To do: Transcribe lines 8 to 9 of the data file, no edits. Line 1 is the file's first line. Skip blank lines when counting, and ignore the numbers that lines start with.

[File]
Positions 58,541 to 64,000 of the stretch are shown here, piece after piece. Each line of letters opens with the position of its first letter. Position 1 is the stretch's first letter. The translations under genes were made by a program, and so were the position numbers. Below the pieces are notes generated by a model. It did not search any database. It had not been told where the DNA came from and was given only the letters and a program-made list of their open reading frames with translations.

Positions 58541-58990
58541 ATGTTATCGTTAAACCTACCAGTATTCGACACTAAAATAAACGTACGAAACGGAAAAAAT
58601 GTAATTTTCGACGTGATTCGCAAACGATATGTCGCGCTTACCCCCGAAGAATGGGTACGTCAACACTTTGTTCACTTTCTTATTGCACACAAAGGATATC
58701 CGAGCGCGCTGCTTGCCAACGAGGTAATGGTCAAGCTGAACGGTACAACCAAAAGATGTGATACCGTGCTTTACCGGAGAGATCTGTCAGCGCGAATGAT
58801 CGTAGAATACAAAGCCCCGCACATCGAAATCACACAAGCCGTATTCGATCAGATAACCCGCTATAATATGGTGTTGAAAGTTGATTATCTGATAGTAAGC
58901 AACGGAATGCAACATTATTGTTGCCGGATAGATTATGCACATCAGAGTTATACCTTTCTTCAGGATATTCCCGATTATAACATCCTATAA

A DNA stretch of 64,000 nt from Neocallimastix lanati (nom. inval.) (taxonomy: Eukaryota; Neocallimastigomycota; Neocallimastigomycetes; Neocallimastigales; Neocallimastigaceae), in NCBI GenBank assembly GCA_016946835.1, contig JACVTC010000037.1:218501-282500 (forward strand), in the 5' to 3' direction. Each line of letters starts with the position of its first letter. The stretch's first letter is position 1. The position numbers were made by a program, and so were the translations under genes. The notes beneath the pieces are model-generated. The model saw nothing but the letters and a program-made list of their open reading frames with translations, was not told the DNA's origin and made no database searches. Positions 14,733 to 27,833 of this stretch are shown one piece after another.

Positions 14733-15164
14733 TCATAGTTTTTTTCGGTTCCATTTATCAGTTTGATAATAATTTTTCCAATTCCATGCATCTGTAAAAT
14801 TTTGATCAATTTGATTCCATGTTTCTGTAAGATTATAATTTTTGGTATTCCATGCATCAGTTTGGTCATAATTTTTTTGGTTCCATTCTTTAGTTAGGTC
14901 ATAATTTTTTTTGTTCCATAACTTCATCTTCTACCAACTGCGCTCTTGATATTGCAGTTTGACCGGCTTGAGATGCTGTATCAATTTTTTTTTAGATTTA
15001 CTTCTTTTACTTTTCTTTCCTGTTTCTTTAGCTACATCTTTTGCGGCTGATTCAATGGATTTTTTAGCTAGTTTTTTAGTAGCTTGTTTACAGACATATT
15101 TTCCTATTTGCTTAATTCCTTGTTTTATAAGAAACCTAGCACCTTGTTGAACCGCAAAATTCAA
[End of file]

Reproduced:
A DNA stretch of 64,000 nt from Neocallimastix lanati (nom. inval.) (taxonomy: Eukaryota; Neocallimastigomycota; Neocallimastigomycetes; Neocallimastigales; Neocallimastigaceae), in NCBI GenBank assembly GCA_016946835.1, contig JACVTC010000037.1:218501-282500 (forward strand), in the 5' to 3' direction. Each line of letters starts with the position of its first letter. The stretch's first letter is position 1. The position numbers were made by a program, and so were the translations under genes. The notes beneath the pieces are model-generated. The model saw nothing but the letters and a program-made list of their open reading frames with translations, was not told the DNA's origin and made no database searches. Positions 14,733 to 27,833 of this stretch are shown one piece after another.

Positions 14733-15164